As I think back, it is hard to explain what I did with all my time but I was busy often from the moment I left the tent at 6 a.m. until 7 or 8 p.m. I listened to sign-out rounds of the internal medicine docs in the morning and evening to keep up with what was going on and sometimes give advice (being the most senior person there). This was usually about managing difficult cases. One example of the challenges was management of TB. Patients had to be isolated in small separate tents which made nursing care much more difficult. On a couple of occasions it meant making very difficult decisions about which patients were unlikely to survive and would receive comfort care. I spent much of the day going back and forth from one tent to another, finding people who needed to speak to each other or helping find supplies or answering various sorts of questions. This had to be done in this low-tech fashion because communication was done using a limited number of walkie-talkies. So I often went looking for a surgeon if there was an urgent need in the ER or the psychologist to help the family of a baby who had died. We were also getting multiple requests from other hospitals and clinics in Haiti since we had more specialized surgeons and more intensive care unit capabilities than any place else in Port au Prince, and I helped with the decision making on those. Many were head trauma cases (motorcycle accidents) and the hope was that our neurosurgeon could help. Another was a request to accept premature triplets into our neonatal ICU. (We did and two of them died anyway.)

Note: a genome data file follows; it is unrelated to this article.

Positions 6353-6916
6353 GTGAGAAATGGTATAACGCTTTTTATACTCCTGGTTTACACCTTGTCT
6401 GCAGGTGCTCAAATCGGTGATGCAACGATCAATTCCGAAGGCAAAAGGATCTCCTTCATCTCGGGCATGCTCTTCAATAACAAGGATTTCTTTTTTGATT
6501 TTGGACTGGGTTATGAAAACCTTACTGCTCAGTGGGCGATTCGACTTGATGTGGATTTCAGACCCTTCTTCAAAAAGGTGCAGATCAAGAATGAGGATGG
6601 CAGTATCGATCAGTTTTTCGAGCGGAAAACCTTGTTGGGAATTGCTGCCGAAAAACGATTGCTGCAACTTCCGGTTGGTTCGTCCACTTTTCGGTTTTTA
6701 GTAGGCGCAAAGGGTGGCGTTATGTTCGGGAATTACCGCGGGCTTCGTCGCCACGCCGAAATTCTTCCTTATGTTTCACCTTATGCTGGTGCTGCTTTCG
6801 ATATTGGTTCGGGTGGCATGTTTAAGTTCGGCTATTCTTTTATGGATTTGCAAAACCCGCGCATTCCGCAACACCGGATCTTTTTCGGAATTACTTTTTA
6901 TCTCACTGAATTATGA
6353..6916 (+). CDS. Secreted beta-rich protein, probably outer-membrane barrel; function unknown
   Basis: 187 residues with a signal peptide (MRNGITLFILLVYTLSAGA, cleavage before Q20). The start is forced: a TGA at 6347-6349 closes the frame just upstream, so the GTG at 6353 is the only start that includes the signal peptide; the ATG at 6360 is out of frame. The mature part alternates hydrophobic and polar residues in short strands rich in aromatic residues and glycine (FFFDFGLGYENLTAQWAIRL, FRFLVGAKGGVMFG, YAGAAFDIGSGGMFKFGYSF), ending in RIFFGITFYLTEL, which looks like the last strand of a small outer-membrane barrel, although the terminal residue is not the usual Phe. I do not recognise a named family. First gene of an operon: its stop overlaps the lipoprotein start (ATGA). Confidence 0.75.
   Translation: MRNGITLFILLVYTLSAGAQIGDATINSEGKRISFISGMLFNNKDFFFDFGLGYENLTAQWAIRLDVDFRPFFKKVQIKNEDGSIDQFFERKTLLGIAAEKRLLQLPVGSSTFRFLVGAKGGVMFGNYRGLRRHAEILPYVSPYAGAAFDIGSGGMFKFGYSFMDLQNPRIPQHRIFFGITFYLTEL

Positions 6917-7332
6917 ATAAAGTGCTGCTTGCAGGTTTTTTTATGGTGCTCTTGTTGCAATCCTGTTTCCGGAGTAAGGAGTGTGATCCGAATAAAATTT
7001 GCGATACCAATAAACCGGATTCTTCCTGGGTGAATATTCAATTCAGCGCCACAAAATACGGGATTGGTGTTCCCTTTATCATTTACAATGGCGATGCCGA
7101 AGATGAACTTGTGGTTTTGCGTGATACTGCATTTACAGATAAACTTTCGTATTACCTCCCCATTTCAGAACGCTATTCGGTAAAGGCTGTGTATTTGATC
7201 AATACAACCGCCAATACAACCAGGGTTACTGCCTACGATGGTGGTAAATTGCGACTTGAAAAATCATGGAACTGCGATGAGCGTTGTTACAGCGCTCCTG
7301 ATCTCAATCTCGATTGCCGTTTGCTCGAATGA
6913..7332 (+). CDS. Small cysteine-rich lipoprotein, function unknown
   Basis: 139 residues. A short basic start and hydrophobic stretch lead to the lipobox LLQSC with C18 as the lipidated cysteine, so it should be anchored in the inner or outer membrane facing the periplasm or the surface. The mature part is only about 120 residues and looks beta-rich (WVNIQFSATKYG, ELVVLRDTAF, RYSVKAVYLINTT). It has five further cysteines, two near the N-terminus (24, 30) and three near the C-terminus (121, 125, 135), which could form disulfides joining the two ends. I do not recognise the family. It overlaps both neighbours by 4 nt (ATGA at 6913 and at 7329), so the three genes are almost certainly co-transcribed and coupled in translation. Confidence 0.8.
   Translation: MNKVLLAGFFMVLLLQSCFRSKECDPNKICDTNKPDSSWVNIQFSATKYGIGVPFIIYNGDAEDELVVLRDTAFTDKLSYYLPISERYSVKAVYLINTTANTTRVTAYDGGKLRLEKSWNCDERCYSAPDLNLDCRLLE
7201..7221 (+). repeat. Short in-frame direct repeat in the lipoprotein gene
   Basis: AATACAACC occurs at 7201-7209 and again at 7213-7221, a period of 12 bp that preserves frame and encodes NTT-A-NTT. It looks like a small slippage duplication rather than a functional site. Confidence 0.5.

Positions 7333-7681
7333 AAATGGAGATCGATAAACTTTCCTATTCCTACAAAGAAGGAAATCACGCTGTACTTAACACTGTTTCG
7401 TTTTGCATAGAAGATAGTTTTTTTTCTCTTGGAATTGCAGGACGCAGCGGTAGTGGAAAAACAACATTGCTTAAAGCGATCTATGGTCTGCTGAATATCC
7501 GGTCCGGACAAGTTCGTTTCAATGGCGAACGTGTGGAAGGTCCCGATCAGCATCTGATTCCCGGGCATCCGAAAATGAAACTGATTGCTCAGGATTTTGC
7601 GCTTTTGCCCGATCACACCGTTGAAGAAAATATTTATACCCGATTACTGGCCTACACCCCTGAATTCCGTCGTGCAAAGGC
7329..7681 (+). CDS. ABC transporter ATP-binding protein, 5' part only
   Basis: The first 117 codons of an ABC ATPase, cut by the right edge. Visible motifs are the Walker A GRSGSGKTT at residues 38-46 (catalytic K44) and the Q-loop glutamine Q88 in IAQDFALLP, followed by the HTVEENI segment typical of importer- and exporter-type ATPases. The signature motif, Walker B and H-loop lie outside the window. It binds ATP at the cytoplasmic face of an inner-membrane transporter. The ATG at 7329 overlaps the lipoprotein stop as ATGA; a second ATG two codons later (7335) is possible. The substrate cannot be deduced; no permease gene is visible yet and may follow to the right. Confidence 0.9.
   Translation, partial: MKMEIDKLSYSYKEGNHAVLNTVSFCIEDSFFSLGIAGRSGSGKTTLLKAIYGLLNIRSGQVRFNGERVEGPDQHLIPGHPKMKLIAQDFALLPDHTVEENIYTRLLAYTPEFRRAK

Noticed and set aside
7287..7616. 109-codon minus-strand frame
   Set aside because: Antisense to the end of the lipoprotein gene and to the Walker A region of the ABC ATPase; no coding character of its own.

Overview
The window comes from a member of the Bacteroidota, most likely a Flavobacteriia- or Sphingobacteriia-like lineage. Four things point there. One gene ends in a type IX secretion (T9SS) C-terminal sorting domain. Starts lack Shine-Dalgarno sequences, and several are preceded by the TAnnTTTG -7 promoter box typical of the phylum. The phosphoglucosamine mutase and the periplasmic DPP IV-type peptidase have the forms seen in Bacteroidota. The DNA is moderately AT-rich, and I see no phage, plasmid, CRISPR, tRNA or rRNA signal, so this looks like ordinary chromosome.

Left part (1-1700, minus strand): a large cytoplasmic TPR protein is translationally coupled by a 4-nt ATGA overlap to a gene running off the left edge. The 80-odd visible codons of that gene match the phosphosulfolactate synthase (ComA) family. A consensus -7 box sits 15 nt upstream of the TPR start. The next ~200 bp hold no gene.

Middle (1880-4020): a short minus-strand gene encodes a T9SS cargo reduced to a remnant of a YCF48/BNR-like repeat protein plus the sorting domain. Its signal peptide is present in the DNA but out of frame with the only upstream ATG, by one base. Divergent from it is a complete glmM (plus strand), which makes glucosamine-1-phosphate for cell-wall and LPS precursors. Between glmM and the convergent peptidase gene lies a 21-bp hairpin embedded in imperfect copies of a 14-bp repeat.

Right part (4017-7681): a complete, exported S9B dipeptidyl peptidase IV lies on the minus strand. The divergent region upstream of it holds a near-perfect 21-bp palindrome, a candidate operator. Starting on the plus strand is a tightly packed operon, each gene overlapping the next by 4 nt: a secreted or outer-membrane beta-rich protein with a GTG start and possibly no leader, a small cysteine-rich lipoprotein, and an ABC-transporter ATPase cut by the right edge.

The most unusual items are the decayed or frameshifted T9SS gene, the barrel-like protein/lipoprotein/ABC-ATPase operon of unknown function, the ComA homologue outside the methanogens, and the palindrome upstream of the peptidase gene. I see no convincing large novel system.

We sent some doctors to other facilities for a day. Sometimes this was because there was a special need and we had extra resources (especially orthopedic surgery and other surgical subspecialists). Some other hospitals have better OR conditions but not enough surgeons. We also sent internists to General Hospital, the main public hospital in Port au Prince, which was badly damaged and is operating partially in tents. Many physicians and nurses were killed or injured in the earthquake and there continues to be a dire need for physicians.